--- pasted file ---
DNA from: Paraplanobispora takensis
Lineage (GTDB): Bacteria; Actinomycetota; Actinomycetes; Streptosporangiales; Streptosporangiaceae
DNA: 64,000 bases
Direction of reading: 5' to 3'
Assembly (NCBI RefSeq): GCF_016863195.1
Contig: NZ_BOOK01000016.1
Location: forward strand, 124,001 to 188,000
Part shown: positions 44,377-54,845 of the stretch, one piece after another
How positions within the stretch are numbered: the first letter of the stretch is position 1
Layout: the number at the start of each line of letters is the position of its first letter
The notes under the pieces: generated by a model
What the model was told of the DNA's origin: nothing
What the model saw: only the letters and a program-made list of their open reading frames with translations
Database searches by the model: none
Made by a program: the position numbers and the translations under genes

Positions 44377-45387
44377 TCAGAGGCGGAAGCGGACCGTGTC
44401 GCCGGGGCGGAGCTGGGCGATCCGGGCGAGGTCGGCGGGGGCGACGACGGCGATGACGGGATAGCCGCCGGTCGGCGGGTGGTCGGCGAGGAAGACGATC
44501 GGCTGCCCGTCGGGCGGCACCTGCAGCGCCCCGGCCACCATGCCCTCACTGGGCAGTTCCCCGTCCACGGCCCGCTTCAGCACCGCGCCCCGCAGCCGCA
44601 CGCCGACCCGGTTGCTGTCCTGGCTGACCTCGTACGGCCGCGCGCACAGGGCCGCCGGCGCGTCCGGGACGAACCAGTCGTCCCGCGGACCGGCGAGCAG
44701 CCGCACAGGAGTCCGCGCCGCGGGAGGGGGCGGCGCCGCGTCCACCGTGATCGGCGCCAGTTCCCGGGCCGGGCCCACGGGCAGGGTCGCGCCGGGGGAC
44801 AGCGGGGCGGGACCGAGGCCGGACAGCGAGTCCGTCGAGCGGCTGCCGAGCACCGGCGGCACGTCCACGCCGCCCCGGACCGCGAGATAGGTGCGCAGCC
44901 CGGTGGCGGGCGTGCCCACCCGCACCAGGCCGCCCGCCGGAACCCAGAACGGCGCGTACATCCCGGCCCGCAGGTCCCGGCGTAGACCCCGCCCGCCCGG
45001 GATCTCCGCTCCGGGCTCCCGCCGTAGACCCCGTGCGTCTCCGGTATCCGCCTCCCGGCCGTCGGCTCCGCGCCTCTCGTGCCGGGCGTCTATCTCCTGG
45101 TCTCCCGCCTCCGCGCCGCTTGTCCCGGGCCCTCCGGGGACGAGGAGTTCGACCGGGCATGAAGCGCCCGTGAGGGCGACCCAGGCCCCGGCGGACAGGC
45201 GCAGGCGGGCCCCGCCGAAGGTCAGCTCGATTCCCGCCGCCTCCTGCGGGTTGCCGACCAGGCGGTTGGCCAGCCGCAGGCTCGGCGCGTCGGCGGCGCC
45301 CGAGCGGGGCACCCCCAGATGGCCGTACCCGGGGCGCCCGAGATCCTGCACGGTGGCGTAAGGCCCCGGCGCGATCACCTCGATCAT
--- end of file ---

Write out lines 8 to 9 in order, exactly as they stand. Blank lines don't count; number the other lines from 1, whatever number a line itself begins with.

Part shown: positions 44,377-54,845 of the stretch, one piece after another
How positions within the stretch are numbered: the first letter of the stretch is position 1